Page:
had weddings where both the bride and groom were overjoyed,
where children surely followed as grandparents were created,
where status was set to change as ‘great’ was added as a prefix,
and again if so needed,
bringing both honour and much pride.
So the family names were assigned –
both of the widow and her children for the girls,
of the second husband through the males:
those who heard the stories of their loving care and the trials within the family –
which spoke of near disaster which was only narrowly averted.
The merchants of integrity numbered four within the family,
had their own areas of expertise,
had their own varieties of merchandise,
had their own families to support and nurture,
had their own garments in which they bought and sold,
had their own days when they were away from home.
The Merchants of the family could be recognized at distance on a laden horse with another one or two in tow,
could be recognized by the ringing of a bell as the hallmark of a trader,
could be recognized be the sampling of his wares,
could be recognized by his cry upon the streets,
could be recognized by his friendliness of spirit as he bade each a greeting such as
’Welcome to my wares’;
as he farewelled each with such as ‘May Good Health and Prosperity dawn each day on you’ –
just prior to going on his way –
accompanied by the tattoo of his horses’ hooves upon the cobbles underfoot.
The merchants of the family were very good at what they did,
they knew their loads would lighten as their journeying progressed –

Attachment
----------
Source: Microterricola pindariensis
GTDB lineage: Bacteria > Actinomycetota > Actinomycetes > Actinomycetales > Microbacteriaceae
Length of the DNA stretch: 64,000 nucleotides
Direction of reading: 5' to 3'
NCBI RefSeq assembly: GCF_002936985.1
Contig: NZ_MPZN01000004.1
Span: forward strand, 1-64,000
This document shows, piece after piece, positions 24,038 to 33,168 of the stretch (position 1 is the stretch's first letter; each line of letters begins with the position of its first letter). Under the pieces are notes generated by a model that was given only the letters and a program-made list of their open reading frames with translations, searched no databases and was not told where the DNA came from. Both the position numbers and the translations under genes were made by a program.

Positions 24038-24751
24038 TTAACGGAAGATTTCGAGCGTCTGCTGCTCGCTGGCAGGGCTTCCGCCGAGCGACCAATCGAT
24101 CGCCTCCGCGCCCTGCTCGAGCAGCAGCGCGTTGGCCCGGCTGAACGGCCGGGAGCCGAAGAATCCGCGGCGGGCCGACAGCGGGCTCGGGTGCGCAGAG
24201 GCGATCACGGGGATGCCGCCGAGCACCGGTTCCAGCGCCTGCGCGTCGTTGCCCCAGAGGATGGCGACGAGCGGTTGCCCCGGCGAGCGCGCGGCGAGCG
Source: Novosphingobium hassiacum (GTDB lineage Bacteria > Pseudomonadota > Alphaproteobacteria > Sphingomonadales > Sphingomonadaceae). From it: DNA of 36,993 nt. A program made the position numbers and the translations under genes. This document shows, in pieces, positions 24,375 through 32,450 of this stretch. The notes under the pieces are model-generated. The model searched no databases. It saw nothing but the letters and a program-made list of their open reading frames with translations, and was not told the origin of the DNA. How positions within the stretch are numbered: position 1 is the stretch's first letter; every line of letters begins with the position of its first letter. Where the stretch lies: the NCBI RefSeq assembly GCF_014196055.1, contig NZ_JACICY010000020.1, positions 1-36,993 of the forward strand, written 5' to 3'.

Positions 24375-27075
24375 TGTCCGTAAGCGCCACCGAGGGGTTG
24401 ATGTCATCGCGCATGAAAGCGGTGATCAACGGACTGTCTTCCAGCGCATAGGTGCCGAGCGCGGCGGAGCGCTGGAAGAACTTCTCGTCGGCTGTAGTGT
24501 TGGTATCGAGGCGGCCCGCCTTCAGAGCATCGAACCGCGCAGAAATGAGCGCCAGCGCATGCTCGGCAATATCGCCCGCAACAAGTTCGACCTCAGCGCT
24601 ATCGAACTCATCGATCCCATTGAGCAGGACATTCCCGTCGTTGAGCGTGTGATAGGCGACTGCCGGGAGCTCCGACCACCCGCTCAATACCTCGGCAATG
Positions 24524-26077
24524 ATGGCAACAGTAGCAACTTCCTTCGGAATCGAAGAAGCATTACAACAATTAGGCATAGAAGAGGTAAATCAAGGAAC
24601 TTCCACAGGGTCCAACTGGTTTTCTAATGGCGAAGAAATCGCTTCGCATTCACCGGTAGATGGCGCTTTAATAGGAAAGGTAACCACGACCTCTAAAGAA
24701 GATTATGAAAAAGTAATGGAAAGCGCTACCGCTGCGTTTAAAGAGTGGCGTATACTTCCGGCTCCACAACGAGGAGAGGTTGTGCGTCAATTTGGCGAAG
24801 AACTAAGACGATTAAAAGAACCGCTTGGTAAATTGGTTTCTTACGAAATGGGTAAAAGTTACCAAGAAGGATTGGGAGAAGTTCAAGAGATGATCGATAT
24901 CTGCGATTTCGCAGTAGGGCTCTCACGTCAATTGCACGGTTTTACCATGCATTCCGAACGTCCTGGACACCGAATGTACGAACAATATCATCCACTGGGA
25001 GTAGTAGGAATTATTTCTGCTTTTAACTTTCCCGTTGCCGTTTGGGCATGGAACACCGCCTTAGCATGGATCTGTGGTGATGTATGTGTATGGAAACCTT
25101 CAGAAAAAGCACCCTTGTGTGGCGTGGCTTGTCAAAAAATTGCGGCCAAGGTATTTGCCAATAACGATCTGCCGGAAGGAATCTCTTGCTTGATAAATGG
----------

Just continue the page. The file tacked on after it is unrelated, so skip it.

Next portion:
knowledge which was shared by their horses who stopped willingly and often –
knowledge which was shared with artisans and smiths who did not attend,
did not supply,
the pedlars and the tinkers of the day.
The merchants of the family paid their dues unto society,
started small and grew both in stature and in wealth,
accepted incoming invitations to attend the festivities of families and friends,
to keep acquaintances within their greeting circle –
until they became regarded and adopted as their friends.
The merchants of the family had a prayer life worthy of their learning,
worthy of their characters,
worthy of the grace and favour arising from their membership in Christ.
The church of Christ in the dependent days of establishment –
was known to curry favour,
was known to stray from honesty,
was known to make pledges which rarely were fulfilled with the preferences intact,
was known to seek contributions with naming rights attached.
The merchants of the family rarely sought publicity for giftings to the church,
rarely entailed a gift upon the granting of a favour,
rarely sought an outcome where a conflict of interest would ensue.
The merchants of the family sought and operated in the wisdom bestowed by God,
knew and operated within the laws of their market places,
sought success with grateful hearts which operated within the moral code of God.
The merchants of the family shared their wealth with others,
attended to the widows and the orphans,
upheld and sustained those likely to be ravaged by hunger and by cold:
in each winter season where a cupboard was more often seen as bare,
was not able to supply even a single evening meal,
wrung out the drabness and the poverty from a life –
to fling it back on the shelving of despair.”